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In When We Lost Our Heads, Heather O’Neill conjures up parallel worlds drawn from the extremes of the 19th century

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You always have a master plan until that plan starts falling apart.

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Heather O’Neill The complex plot of her new novel reveals when we lost Our heads had to have a harder time creating a blueprint upfront that we had to follow. Perhaps it indicates that the deviation from Plan A worked fine in this case.

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You are yourself and as a writer, you have a brain to write.“She said.”And the weirdest part of writing is when, as a writer, you’re surprised by what happens.

To reveal its consequences, of course injusticeBut in her fourth novel (she also wrote a storybook), Montreal can say it’s better than itself. She set the stage of her new work in her own hometown, but as she has come to expect from O’Neill, such a simple definition of her setting begins to tell her story. It’s just me. It is difficult to think of any other contemporary author whose linguistic development offers such pleasure from page to page, and she occupies the highest rank of Montreal’s literary chroniclers.

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O’Neill is in Calgary speaking about her books and other literary subjects as part of Wordfest. Imaginarium starting on September 29, 2022.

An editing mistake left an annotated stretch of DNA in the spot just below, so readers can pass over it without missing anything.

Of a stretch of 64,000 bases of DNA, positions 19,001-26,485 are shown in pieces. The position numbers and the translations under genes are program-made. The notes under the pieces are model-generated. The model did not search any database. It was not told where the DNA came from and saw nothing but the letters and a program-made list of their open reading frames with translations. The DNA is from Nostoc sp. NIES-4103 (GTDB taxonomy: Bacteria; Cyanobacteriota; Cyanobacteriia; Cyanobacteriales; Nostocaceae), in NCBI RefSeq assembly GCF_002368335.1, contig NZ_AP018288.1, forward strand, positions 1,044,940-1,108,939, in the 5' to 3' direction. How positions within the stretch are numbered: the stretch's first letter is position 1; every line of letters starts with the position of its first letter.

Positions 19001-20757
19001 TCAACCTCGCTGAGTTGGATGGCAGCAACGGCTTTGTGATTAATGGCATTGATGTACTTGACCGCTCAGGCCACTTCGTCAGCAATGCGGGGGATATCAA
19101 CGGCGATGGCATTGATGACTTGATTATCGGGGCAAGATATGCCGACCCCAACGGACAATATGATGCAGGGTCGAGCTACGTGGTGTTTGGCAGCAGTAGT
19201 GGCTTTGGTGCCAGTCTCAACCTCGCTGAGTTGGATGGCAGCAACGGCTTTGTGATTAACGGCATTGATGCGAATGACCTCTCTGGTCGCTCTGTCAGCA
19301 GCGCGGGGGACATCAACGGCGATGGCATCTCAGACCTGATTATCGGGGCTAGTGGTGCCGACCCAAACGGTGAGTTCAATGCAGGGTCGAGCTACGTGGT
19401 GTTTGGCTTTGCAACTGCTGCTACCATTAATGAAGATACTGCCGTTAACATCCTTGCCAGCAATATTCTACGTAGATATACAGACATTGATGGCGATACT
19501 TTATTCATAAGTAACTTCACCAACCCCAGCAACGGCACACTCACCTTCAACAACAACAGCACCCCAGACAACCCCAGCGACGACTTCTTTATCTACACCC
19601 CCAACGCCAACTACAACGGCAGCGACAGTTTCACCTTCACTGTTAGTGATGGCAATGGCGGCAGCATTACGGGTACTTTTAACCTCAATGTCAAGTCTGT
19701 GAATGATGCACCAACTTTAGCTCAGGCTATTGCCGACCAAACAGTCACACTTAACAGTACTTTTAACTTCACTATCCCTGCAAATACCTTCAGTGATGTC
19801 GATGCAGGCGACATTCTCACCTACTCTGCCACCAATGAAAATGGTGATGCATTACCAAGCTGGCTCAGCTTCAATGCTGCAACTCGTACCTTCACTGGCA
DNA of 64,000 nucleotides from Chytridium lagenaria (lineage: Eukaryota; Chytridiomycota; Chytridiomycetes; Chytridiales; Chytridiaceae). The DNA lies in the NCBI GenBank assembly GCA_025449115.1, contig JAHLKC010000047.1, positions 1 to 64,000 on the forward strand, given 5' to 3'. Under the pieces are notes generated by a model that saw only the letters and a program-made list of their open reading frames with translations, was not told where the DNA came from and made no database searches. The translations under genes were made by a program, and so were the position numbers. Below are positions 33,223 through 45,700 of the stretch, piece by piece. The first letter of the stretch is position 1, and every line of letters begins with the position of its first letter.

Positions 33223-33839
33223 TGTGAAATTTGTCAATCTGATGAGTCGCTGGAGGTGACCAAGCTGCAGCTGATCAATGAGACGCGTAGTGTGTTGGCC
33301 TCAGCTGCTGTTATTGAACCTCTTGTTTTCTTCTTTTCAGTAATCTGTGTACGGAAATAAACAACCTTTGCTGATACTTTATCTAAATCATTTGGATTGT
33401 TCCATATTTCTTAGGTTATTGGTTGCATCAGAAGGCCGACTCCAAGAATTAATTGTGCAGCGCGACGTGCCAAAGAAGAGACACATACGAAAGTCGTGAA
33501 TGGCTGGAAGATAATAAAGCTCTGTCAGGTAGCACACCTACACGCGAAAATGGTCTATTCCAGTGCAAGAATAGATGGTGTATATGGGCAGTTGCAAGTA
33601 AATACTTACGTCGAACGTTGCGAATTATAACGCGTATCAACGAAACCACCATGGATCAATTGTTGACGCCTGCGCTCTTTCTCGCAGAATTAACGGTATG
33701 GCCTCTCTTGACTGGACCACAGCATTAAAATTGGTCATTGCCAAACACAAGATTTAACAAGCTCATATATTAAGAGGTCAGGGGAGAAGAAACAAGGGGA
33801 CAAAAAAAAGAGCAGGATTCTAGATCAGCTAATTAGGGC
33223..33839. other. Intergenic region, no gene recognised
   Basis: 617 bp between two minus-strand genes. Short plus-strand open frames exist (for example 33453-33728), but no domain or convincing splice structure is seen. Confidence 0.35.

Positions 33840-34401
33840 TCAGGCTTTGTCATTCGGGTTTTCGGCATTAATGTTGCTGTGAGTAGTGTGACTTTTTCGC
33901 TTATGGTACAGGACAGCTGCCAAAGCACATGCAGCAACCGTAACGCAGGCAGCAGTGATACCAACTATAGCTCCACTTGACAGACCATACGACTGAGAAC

when we lost Our Heads vividly evokes mid-to-late Victorian Montreal.The title is part of a tribute to the French Revolution, and the connection is strengthened by having characters with names like Marie Antoine and Marie Robespierre. error Reading novels as a kind of historical allegory. Rather, it is an exercise in finding lines hidden between hitherto hidden eras and identifying what underlies a revolutionary spirit that is sometimes invisible but never quite dormant.

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For O’Neil, the time and place she chose was particularly fertile ground for the themes she wanted to explore.

Montreal was very strange back then.“She said.”It was literally under construction. Industry exploded, factories made huge profits, and vast wealth poured into the mountains. There was such a fundamental divide between the upper and lower classes.

Montreal in the novel is a city with its own internal logic, less an alternate world than a parallel world. For example, the Golden Square Mile is called simply the Golden Mile here, while the poorer part of town is called the Squalid Mile, although the term was never actually used. Drawing almost equally from both extremes of 19th-century society, O’Neill drew some of his inspiration from casual strolls through the streets of Upper He Westmount. Utormon’s current home, but in most ways a world away from both.

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I still can’t walk by (Westmount) houses without stopping and thinking.‘ said O’Neill. “What kind of life did you lead there?What was the idea behind building this magnificent building for one family? beautiful, those houses.But it’s beauty as always damaged.

Such thinking naturally led to a reflection on how history is written by the victors and how we can help correct it.

absolutely,“She said.”please think about it. Some of these mansions are still there, but there are no physical traces of where the factory workers lived. Built the They are so crude that after ten years or so they are destroyed and rebuilt as something else.

It’s one thing to paint a nuanced picture of diametrically opposed social strata, as O’Neill did. There are countless examples, such as hitting the . Tying these worlds together narratively in a way that never feels contrived is an even more remarkable achievement.